As you might imagine, these kinds of arguments can quickly lead to hypothesizing the existence of as many different traits as our imaginations can generate. The result would be a hopeless confusion among psychological researchers because they would have no way to agree on what to measure so that they can build upon one another’s findings. Fortunately, there are ways to put some limits on the number of psychological dimensions and come to some degree of consensus about what should be measured. One of the most commonly used of such methods is called factor analysis.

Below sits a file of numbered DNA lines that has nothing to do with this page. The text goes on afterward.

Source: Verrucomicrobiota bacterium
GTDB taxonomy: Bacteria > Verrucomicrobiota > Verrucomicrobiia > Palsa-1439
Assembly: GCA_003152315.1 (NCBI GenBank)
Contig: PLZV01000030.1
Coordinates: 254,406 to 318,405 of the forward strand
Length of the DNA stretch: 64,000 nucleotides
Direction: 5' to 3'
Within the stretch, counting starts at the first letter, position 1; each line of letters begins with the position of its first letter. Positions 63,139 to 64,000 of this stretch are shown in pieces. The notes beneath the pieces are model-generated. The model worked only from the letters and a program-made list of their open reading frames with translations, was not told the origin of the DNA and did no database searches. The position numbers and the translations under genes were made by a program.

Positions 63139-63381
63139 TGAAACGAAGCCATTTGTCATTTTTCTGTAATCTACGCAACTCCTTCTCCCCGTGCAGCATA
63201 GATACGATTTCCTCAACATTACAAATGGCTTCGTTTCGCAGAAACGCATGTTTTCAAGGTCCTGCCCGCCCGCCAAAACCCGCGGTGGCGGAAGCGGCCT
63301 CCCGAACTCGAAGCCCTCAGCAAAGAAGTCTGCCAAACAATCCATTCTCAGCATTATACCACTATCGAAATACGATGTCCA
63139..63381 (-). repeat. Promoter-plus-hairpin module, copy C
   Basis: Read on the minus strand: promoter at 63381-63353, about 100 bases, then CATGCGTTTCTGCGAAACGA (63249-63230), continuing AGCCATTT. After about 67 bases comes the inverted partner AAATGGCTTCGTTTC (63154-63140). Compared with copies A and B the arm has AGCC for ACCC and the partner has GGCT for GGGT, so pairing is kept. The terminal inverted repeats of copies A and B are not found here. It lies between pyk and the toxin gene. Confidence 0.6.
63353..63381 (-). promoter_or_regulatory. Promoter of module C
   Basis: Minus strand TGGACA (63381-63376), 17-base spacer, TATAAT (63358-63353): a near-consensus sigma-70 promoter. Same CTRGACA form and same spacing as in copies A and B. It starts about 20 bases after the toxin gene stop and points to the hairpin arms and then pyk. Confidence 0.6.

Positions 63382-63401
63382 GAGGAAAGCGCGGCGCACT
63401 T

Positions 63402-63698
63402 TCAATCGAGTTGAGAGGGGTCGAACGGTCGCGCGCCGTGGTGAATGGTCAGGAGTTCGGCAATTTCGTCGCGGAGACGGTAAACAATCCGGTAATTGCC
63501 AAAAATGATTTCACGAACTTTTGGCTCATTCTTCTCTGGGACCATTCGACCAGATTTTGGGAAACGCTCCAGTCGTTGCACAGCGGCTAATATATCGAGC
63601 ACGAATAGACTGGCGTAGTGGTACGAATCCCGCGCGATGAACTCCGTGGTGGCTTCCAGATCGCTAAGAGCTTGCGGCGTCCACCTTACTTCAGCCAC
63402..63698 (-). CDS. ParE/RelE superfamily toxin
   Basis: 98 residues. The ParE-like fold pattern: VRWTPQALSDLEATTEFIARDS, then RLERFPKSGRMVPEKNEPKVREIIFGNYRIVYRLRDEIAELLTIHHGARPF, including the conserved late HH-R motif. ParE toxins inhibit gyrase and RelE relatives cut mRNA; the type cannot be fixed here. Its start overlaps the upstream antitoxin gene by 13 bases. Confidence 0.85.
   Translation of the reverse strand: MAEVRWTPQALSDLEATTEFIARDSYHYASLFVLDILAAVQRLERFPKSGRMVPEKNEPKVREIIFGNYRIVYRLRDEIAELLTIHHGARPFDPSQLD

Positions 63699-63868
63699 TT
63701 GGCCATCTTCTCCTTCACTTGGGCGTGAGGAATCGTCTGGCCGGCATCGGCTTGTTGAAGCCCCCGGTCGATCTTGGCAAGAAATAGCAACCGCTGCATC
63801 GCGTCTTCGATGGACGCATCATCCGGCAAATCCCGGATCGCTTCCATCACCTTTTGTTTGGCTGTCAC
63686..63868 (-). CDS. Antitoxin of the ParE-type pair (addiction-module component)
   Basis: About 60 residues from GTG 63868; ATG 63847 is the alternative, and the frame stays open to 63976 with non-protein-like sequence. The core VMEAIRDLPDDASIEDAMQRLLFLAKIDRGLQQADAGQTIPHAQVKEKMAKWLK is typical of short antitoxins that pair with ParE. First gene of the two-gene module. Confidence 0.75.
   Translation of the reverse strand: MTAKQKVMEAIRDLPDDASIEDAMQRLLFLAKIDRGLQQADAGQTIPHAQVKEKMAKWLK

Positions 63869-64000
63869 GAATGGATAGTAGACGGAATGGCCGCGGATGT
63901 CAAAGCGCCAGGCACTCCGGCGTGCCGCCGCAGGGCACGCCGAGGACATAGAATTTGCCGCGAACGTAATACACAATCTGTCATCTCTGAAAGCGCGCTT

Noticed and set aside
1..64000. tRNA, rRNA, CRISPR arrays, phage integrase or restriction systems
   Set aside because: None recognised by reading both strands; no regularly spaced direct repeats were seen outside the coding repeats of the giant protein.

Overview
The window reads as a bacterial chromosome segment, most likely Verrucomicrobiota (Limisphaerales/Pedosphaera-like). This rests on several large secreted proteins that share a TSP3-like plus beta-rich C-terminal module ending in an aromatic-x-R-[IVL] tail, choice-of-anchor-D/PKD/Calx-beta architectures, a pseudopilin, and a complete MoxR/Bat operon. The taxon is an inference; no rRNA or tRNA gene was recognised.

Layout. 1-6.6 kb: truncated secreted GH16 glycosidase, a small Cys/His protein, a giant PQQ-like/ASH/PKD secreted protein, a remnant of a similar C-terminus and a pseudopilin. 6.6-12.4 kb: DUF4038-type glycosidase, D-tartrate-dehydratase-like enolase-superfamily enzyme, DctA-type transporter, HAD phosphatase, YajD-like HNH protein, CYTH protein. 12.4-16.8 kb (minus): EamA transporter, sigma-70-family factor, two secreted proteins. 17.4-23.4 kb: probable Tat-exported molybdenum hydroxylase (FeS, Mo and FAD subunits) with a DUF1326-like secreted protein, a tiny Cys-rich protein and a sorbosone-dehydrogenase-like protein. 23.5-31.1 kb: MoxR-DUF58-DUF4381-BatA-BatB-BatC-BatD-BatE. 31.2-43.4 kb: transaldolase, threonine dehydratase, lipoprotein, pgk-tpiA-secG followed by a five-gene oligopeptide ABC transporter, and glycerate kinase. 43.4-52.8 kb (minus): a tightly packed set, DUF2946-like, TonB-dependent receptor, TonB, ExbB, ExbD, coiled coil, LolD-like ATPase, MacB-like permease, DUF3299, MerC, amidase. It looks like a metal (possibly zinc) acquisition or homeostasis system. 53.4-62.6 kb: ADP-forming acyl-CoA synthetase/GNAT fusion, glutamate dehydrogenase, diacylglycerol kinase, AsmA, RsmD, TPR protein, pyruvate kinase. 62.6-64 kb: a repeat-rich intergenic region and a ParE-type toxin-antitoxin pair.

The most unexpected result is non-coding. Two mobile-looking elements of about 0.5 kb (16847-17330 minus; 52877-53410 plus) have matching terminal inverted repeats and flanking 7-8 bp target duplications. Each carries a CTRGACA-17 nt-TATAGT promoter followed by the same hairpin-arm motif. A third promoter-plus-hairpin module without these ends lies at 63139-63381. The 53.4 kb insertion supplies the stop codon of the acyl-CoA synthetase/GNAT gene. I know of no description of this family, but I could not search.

Although the mathematics of factor analysis is complicated, the logic behind it is not difficult to understand. The assumption behind factor analysis is that things that co-occur tend to have a common cause (but not always). For example, fevers, sore throats, stuffy noses, coughs, and sneezes tend to occur at roughly the same time in the same person. Often, they are caused by the same thing, namely, the virus that causes the common cold. Note that although the virus is one thing, its manifestations are quite diverse. In psychological assessment research, we measure a diverse set of abilities, behaviors and symptoms and attempt to deduce which underlying dimensions cause or account for the variations in behavior and symptoms we observe in large groups of people. We measure the relations between various behaviors, symptoms, and test scores with correlation coefficients and use factor analysis to discover patterns of correlation coefficients that suggest the existence of underlying psychological dimensions.